It isn't often the case when reading the local newspaper (in this instance the Baltimore Sun) the headline article, "Second chance to save their homes, GMAC pressed to dismiss "robo-signed' foreclosures, is dropping 250 cases", resounded with good news.
As we have known since the fall of last year, mortgage servicers (such as GMAC) all over the country were dabbling in suspicious practices like "robo-signing", the improper signing of mortgage affidavits by an employee of a law firm without knowing the accuracy of the information he was signing. These affidavits then were notarized (often by someone other than the legal notary) making the process "appear" to be legal.
The proverbial s___ hit the fan when early in 2010 a Maine attorney Thomas Cox, a former foreclosure attorney, while volunteering to review foreclosures, noticed what he saw as a "red flag", the same signing officer's name to numerous foreclosures. In a deposition hearing conducted by Cox with this signing officer, the latter revealed he had no knowledge of what was in the affidavits he was signing (which is clearly illegal). With this evidence in hand, Cox then sent the case to Maine District Court which agreed to hear Cox' revelations against the mortgage servicer GMAC. Subsequent to say, Cox' case blew the lid off the unscrupulous practices conducted by other mortgage servicers like GMAC, i.e., Wells Fargo, Bank of America, J.P. Morgan Chase et al. all illegally expediting mortgage foreclosures and getting people tossed out of their homes
As this avalanche of impropriety grew by leaps and bounds the attorney general's in all 50 states are now pursuing a joint action into foreclosure practices.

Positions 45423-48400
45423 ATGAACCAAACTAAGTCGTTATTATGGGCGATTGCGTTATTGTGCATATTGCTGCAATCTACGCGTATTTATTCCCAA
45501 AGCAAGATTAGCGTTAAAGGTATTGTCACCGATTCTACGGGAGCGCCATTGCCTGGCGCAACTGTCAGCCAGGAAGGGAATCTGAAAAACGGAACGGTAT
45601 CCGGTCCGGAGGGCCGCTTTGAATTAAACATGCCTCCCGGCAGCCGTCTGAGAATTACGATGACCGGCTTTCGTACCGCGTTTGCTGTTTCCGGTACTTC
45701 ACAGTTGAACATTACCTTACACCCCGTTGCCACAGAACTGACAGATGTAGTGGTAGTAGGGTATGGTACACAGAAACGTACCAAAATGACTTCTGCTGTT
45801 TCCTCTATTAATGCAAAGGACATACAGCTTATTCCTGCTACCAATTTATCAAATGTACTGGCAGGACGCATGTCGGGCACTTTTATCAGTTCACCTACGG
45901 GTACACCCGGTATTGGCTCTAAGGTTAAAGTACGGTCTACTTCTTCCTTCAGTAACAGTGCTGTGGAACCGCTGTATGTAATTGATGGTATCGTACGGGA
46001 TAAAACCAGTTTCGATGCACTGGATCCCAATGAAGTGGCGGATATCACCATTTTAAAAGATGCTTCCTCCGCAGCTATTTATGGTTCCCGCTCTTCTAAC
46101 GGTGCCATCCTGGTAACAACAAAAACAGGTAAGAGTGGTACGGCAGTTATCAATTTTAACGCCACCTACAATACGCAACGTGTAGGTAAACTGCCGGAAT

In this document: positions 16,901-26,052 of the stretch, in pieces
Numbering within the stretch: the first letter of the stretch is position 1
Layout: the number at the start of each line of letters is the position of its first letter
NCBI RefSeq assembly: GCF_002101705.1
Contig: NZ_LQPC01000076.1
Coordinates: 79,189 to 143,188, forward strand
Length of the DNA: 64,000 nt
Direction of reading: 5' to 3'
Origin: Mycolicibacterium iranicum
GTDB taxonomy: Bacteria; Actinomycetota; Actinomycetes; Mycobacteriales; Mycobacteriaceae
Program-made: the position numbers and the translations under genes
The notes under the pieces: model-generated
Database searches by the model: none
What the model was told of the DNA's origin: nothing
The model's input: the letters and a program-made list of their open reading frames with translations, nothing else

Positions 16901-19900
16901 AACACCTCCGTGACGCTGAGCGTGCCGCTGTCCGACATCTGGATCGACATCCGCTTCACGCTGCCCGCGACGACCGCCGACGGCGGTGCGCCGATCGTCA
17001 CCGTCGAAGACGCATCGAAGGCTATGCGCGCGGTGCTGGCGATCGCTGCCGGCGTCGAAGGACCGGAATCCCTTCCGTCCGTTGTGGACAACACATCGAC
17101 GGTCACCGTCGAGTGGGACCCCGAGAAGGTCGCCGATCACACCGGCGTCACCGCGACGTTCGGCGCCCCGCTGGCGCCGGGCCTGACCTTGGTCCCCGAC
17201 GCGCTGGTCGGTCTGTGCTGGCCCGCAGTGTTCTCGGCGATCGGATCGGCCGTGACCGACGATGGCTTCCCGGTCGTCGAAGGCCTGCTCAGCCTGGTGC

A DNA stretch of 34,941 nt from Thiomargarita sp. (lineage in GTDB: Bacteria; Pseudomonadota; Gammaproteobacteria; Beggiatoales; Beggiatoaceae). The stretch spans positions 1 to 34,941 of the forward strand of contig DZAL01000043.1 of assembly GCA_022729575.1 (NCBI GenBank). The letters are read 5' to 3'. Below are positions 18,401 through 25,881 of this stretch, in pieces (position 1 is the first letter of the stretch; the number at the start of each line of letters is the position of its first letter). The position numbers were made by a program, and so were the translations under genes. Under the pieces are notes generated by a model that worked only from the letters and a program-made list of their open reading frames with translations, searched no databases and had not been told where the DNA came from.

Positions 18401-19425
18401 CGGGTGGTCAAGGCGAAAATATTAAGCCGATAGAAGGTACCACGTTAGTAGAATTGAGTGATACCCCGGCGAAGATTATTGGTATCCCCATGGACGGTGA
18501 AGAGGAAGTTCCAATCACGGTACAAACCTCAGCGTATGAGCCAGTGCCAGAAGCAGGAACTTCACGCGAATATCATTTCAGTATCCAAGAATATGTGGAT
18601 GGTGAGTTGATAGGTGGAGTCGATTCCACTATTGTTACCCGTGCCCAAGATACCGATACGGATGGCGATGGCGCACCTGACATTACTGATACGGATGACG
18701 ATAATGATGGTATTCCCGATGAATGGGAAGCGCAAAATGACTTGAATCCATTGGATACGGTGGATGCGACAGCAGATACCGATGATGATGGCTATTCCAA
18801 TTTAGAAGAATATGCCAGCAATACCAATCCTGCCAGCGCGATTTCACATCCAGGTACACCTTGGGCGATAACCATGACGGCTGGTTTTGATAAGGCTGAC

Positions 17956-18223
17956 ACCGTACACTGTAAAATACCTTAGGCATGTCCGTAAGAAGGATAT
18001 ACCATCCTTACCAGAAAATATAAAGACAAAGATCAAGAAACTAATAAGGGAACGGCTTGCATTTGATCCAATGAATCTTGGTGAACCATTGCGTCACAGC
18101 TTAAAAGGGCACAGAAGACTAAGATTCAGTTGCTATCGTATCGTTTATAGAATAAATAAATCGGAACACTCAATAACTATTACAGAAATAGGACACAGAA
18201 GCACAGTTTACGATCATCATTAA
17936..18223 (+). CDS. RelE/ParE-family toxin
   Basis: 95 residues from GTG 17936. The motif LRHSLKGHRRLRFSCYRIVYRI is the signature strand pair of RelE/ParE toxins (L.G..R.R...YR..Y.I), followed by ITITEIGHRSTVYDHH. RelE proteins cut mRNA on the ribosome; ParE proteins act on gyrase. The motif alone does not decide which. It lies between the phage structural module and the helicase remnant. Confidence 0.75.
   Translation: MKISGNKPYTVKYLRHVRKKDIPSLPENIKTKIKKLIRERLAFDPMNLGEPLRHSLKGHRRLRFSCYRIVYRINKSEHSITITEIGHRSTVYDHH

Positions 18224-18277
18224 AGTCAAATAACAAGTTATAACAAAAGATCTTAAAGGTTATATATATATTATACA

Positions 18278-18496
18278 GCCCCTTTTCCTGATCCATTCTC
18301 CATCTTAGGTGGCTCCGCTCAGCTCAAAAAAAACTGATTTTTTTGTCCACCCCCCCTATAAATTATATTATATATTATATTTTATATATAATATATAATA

In Maryland, the "state court system approved an emergency update of its rules in October to make clear that courts can conduct audits for problematic foreclosure paperwork and toss cases if documents were robo-signed."
The impact of the Maryland court system's ruling was not lost on GMAC which in December started to ask Maryland to dismiss cases in which it submitted were "potentially defective affidavits." GMAC has said it will re-file the cases "to assure that all home preservation options were exhausted".
What this means in practical terms is "GMAC must now show in its new filings that it considered the homeowners for foreclosure alternatives and the borrowers will be eligible to pursue court-supervised mediation" i.e. it gives homeowners the opportunity for "sit down mediation sessions" for them to get real "loan modification" on their mortgages rather than get the typical runaround by mortgage servicers who often refrained from reworking mortgage terms who pursued foreclosure with a vengeance and in many instances without "voluntarily" trying to rework mortgage terms.
But without the revelations coming to light of mortgage servicers engaging in unlawful practices and now being held to account would we hear GMAC say it wants "to assure that all preservation were exhausted"? Not on your life!
Predators, like the current crop of mortgage servicers, can only be reined in by exposing their greed and disregard for following the law by holding them to account.
It is a travesty that the banksters on Wall Street and other financial and insurance behemoths "too big to fail" have been allowed to go free or when caught been allowed to get off with fines and no jail time while admitting no wrong doing in creating the financial meltdown and "great recession". That disaster dwarfs what is now happening with mortgage servicers.
But in America today we must take heart where we can and not disparage the small successes such as currently happening in Maryland. We can only hope those small successes can multiply and grow into larger successes nation wide.